by Eric Stashin (aka The Rotoprofessor)
Looking at a players’ first taste of professional baseball and drawing definitive conclusions is often a mistake. As it is it’s an extremely small sample size, and any player can catch fire in the short-term. That said, the Royals’ Khalil Lee (2016 third round pick) did more than enough after being selected to draw an aggressive ranking from us.
When we did our Royals’ Top 10 prospects (click here to view) we slotted him at #8 in the system saying:
“This is an aggressive ranking, but seeing him post 6 HR, 8 SB and a 14.9% walk rate in his first taste of professional baseball (222 PA) is promising. At 18-years old there’s a long ways to go, but the 2016 third round pick is certainly a name worth monitoring.”
The left-handed hitter is going to have a lot to prove as he progresses in the system, as he stands at 5’10” and isn’t known to have blazing speed. Is he going to be able to hit for significant power? Is he going to be able to steal enough bases?
Let’s take a look at what a few others have said about him:
“The Royals believed Lee was the best athlete available when they drafted him with the 103rd overall choice, and he has the potential for average or better tools across the board.” – MLB.com
“impressive tools with power, speed, throwing arm all positives; was one of the top pure athletes in the entire draft and showed enough in his debut to make us think he can tap those tools; he is a risk, but the payoff could be big.” – John Sickels of Minor League Ball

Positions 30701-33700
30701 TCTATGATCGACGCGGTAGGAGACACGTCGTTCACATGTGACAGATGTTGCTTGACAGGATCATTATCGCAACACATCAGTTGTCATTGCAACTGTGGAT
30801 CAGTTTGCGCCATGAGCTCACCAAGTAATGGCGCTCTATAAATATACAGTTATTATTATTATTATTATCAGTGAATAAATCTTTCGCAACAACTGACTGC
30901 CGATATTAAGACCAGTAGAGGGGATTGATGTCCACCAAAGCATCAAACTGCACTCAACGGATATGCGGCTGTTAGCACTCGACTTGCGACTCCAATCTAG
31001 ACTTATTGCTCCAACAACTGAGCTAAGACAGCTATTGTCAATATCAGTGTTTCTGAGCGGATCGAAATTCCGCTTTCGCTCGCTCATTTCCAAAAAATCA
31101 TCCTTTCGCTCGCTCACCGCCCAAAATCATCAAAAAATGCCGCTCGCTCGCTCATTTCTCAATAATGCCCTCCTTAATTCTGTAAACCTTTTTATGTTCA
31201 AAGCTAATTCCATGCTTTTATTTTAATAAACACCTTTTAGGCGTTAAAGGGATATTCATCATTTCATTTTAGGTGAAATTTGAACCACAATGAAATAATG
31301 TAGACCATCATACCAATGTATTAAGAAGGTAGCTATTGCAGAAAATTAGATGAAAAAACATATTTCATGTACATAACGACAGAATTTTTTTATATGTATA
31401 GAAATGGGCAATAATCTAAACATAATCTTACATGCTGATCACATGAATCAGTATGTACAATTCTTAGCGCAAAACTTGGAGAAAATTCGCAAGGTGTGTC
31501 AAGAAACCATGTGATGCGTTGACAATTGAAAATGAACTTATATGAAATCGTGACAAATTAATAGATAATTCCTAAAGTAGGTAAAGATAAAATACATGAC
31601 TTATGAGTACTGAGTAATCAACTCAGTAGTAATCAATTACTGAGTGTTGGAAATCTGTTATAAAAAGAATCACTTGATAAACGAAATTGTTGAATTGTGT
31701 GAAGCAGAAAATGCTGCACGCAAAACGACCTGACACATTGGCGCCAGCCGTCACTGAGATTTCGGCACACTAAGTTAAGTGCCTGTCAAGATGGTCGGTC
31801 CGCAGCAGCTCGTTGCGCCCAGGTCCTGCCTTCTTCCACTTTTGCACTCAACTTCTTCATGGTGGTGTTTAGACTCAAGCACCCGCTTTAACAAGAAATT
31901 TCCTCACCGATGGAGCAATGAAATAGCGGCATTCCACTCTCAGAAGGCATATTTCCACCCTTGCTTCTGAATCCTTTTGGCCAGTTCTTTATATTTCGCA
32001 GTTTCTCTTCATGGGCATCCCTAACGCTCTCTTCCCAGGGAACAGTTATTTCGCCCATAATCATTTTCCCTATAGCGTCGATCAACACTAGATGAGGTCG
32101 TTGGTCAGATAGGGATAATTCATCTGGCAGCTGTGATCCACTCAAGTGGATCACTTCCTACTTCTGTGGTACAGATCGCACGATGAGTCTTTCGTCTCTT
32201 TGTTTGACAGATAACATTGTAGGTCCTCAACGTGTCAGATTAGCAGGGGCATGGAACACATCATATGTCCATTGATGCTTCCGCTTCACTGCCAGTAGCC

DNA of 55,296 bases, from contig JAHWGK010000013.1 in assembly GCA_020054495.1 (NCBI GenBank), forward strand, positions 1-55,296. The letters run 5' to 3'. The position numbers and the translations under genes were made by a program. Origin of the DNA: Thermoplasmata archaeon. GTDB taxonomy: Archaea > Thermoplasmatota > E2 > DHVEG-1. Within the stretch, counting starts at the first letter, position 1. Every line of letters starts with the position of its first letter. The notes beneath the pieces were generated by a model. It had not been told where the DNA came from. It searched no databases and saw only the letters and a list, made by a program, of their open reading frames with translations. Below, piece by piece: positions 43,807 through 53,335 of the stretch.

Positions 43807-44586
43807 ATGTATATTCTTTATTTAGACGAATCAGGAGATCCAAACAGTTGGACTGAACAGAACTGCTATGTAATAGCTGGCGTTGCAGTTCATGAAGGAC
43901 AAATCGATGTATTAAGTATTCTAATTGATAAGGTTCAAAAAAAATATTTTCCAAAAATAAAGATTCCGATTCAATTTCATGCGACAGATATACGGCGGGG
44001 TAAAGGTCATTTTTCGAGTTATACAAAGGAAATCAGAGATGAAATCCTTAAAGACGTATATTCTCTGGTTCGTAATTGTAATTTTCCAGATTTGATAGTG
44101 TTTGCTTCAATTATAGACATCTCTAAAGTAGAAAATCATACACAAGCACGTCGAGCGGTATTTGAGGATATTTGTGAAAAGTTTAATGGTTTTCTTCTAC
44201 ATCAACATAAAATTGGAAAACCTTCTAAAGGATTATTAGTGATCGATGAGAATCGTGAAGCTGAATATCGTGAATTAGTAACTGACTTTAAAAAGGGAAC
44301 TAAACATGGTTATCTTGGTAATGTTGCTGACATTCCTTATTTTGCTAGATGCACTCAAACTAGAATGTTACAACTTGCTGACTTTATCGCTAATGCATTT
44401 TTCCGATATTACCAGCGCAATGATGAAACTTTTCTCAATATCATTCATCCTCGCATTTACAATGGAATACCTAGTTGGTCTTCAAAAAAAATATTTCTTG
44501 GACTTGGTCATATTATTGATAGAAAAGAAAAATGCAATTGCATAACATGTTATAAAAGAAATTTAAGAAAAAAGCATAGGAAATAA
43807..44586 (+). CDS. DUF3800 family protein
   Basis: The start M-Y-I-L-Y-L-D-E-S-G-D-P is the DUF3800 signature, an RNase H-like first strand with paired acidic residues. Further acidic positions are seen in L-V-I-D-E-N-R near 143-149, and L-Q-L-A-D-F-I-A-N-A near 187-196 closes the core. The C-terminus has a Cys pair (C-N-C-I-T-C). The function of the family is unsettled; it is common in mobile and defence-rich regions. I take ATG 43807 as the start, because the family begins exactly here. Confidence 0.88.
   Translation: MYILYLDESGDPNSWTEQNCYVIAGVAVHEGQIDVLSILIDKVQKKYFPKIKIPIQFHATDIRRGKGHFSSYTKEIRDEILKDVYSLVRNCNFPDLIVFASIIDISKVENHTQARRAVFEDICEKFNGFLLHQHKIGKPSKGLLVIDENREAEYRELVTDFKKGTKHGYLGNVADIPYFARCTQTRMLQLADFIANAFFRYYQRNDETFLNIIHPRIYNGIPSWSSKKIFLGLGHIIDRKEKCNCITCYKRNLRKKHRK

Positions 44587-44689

Obviously he’s still just 18-years old and has a lot of work to do, but it’s clear that people see upside. The list of questions are long, though, and it’s not just the aforementioned power and speed.
Can he hit left-handed pitching? Look at his split from ’16:
- RHP – .284/.404/.532
- LHP – .220/.373/.317
He also posted a 25.7% strikeout rate, and it’s possible that his swinging for the fences (he also had 9 doubles and 6 triples) will lead to more strikeouts then we’d like to see. Time will tell, but it’s something else to keep an eye on.
Obviously there’s significant talent, despite falling to the third round, but there also are significant questions. While there’s no reason to make a move on him quite yet, he’s a name to keep filed away and see how he develops. He could breakout as soon as 2017, though time will tell.
Sources – Fangraphs, MLB.com, Minor League Ball, MILB.com
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Grade A – Elite Prospects (aka potential future perennial All-Stars)
Grade B – Above Average Prospects (aka above average Major Leaguers, could develop into a potential All-Star)
Grade C – Average Prospects (aka solid, though unspectacular)
Grade D – Nothing More Than Roster Filler
Grade F – Move On
Make sure to check out all of our 2017 Prospect Rankings: